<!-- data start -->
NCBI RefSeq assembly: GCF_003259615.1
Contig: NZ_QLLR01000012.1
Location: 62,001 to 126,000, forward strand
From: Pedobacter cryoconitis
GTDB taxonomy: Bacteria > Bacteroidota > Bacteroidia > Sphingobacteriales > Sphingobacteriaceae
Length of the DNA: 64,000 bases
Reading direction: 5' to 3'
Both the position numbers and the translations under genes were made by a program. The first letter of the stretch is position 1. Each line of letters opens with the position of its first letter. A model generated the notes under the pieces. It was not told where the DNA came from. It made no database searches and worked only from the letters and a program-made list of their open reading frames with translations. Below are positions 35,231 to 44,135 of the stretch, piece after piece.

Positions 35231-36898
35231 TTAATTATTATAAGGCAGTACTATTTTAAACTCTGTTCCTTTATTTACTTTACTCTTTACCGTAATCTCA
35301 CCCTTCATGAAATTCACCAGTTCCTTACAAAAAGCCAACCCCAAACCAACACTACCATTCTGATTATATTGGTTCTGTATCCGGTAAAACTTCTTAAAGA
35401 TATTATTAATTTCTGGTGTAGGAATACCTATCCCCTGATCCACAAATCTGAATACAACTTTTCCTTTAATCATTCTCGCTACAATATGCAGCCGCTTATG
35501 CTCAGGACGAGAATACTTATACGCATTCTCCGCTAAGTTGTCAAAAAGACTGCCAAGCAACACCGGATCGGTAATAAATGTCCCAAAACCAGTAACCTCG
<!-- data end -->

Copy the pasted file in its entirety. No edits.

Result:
NCBI RefSeq assembly: GCF_003259615.1
Contig: NZ_QLLR01000012.1
Location: 62,001 to 126,000, forward strand
From: Pedobacter cryoconitis
GTDB taxonomy: Bacteria > Bacteroidota > Bacteroidia > Sphingobacteriales > Sphingobacteriaceae
Length of the DNA: 64,000 bases
Reading direction: 5' to 3'
Both the position numbers and the translations under genes were made by a program. The first letter of the stretch is position 1. Each line of letters opens with the position of its first letter. A model generated the notes under the pieces. It was not told where the DNA came from. It made no database searches and worked only from the letters and a program-made list of their open reading frames with translations. Below are positions 35,231 to 44,135 of the stretch, piece after piece.

Positions 35231-36898
35231 TTAATTATTATAAGGCAGTACTATTTTAAACTCTGTTCCTTTATTTACTTTACTCTTTACCGTAATCTCA
35301 CCCTTCATGAAATTCACCAGTTCCTTACAAAAAGCCAACCCCAAACCAACACTACCATTCTGATTATATTGGTTCTGTATCCGGTAAAACTTCTTAAAGA
35401 TATTATTAATTTCTGGTGTAGGAATACCTATCCCCTGATCCACAAATCTGAATACAACTTTTCCTTTAATCATTCTCGCTACAATATGCAGCCGCTTATG
35501 CTCAGGACGAGAATACTTATACGCATTCTCCGCTAAGTTGTCAAAAAGACTGCCAAGCAACACCGGATCGGTAATAAATGTCCCAAAACCAGTAACCTCG